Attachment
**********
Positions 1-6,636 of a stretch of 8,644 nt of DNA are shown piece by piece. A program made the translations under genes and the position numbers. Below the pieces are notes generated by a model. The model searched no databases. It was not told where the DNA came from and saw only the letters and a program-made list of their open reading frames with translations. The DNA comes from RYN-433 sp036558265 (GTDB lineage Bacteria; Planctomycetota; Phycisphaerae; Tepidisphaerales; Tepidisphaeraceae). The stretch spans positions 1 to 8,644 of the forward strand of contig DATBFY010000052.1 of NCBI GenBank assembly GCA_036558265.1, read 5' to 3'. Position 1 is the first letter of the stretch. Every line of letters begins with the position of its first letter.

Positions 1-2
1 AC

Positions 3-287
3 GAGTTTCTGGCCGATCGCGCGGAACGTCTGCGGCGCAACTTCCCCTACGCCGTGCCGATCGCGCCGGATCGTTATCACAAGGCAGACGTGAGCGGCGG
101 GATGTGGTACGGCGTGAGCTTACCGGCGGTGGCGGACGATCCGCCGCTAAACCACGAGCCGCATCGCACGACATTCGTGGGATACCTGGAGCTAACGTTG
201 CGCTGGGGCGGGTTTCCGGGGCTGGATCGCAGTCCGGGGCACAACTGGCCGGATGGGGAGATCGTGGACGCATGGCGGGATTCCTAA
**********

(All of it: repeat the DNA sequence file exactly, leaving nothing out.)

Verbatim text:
Positions 1-6,636 of a stretch of 8,644 nt of DNA are shown piece by piece. A program made the translations under genes and the position numbers. Below the pieces are notes generated by a model. The model searched no databases. It was not told where the DNA came from and saw only the letters and a program-made list of their open reading frames with translations. The DNA comes from RYN-433 sp036558265 (GTDB lineage Bacteria; Planctomycetota; Phycisphaerae; Tepidisphaerales; Tepidisphaeraceae). The stretch spans positions 1 to 8,644 of the forward strand of contig DATBFY010000052.1 of NCBI GenBank assembly GCA_036558265.1, read 5' to 3'. Position 1 is the first letter of the stretch. Every line of letters begins with the position of its first letter.

Positions 1-2
1 AC

Positions 3-287
3 GAGTTTCTGGCCGATCGCGCGGAACGTCTGCGGCGCAACTTCCCCTACGCCGTGCCGATCGCGCCGGATCGTTATCACAAGGCAGACGTGAGCGGCGG
101 GATGTGGTACGGCGTGAGCTTACCGGCGGTGGCGGACGATCCGCCGCTAAACCACGAGCCGCATCGCACGACATTCGTGGGATACCTGGAGCTAACGTTG
201 CGCTGGGGCGGGTTTCCGGGGCTGGATCGCAGTCCGGGGCACAACTGGCCGGATGGGGAGATCGTGGACGCATGGCGGGATTCCTAA